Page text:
The National Farmers Union opposes the agreement, stating that CAFTA “offers few benefits” to U.S. farmers and “will adversely impact domestic producers of sugar, fruit, vegetable, dairy and other commodities.” In its preliminary assessment, this farm organization claimed that CAFTA does not address exchange rate issues, labor and environmental standards, and tariffs.
The American Farm Bureau Federation (AFBF) backs CAFTA, stating that U.S. agriculture has much to gain. According to its economic analysis of the agricultural provisions, the AFBF projects that CAFTA will result in an estimated $945 million increase in U.S. agricultural exports to the five Central American countries when fully implemented in 20 years. The analysis acknowledges the U.S. sugar industry will experience costs as a result of the increased access to the domestic sugar market granted these countries — an estimated $73 million by year 20.
I don’t know much about these groups, so I don’t know if this reflects differences in membership. In general, I’d expect large agribusiness to favor CAFTA and smaller farmers to oppose. Does anyone have some background on these groups in regard to that split?
I can also imagine a split between niche farmers and staple farmers. Oddball vegetable farmers or organic farmers may oppose cheaper produce in general.
A little Googling turns up this article. I’ll grant that it has a partisan slant, and I don’t know that it isn’t being selective. Still, these are interesting factoids.
In recent years, AFBF and its state affiliates have developed cozy alliances with other conservative political groups, including many of the so-called wise-use organizations. AFBF works closely with more than a dozen of these groups, including several coalitions that are seeking to eviscerate the Endangered Species Act, roll back wetlands protections, lower clean air and water standards and thwart efforts to reduce global warming.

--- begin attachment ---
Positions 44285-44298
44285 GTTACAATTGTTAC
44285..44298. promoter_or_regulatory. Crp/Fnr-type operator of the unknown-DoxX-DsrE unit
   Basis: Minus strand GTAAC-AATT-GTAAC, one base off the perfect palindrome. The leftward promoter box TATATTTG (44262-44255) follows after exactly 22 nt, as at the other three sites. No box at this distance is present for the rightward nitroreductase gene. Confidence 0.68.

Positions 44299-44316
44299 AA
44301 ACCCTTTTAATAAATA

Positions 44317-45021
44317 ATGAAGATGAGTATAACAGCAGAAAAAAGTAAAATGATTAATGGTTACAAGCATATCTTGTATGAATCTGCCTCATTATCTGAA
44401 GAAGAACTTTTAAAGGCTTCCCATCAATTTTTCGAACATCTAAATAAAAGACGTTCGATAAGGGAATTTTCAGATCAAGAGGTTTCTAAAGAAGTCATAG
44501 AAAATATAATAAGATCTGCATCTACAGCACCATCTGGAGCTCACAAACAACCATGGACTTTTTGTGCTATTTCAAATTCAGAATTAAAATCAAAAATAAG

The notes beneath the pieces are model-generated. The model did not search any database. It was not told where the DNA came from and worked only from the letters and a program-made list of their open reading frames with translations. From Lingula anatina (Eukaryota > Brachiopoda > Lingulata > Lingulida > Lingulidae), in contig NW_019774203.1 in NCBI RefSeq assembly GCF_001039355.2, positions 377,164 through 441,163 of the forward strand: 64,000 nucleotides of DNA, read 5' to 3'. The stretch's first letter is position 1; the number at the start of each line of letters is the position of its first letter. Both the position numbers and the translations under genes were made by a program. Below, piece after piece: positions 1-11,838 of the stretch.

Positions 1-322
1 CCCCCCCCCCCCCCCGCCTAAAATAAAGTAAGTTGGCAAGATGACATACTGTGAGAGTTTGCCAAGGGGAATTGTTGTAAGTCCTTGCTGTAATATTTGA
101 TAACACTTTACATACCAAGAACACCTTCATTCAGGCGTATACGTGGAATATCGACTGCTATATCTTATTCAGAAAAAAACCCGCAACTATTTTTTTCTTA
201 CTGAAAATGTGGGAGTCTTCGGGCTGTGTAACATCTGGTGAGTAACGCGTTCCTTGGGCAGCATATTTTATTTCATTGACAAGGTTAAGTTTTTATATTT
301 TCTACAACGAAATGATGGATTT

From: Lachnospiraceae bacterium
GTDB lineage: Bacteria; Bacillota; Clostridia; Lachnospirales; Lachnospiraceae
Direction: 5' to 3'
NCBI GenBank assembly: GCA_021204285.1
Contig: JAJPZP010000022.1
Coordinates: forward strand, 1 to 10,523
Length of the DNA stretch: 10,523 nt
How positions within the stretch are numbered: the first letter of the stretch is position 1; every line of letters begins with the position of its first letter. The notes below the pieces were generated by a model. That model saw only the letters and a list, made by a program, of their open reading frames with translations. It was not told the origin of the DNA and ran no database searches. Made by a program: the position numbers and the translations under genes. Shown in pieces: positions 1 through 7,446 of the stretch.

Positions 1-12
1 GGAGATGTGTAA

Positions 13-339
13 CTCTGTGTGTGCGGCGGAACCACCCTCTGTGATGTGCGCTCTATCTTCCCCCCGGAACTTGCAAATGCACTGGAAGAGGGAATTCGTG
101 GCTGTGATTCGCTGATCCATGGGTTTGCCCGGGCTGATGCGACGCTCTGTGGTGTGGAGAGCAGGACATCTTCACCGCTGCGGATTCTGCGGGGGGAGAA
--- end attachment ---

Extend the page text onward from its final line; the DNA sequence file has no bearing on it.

Although these issues may have some bearing on agriculture, AFBF also uses its considerable clout to push policies that have no apparent connection to farming. For example, the Montana Farm Bureau (MTFB) lobbied to require that schools teach creationism on an equal basis with evolution. MTFB also wanted the state to ship convicted criminals to Mexico and promoted a resolution urging the United States to withdraw from the United Nations. AFBF’s 1998 policy book calls for repeal of the nation’s basic civil rights law, the Voting Rights Act of 1965
[The Texas Farm Bureau] pushed for repeal of the federal minimum wage and wanted the government to cut food stamps for poor families whose children also got free lunches at school. When the Texas Agriculture Department adopted regulations to prevent growers from spraying pesticides while farm workers were in the fields, TXFB nearly succeeded in getting the state legislature to revoke those rules. …
In North Carolina in 1983, the Farm Bureau opposed a proposal for increased penalties against individuals who hold workers in involuntary servitude — in other words, people who keep slaves. Ten people had been convicted on slavery charges in North Carolina during the previous three years. And in Ohio, the Farm Bureau worked to retain a National Labor Relations Act exemption for large corporate farms. Because of this exemption, workers at egg farms with millions of laying hens have no protection from firing or harassment by their bosses if they try to organize labor unions.
It should come as no surprise that the Farm Bureau defends big agribusiness. The Farm Bureau itself is in big agribusiness. Growmark, a Farm Bureau-controlled grain-marketing cooperative, chalked up $1.57 billion in sales last year. In 1985, Growmark merged its grain terminal operations with agricultural giant Archer Daniels Midland (ADM). ADM took over management of the terminals, and Growmark received ADM stock in exchange. Other Farm Bureau companies own stock in big agribusiness. And if those big agribusinesses prosper, Farm Bureau affiliate stock portfolios stand to reap some of the benefits.
I don’t know nearly as much as I should about the economics of modern agriculture. My grandfather got out of dairy farming long ago, before the rise of agribusiness as it now stands. Anyone who wants to put together a quick primer on how a bushel of wheat gets from a locally owned farm and into a loaf of bread on the shelf, let me know. I’d love to publish it here.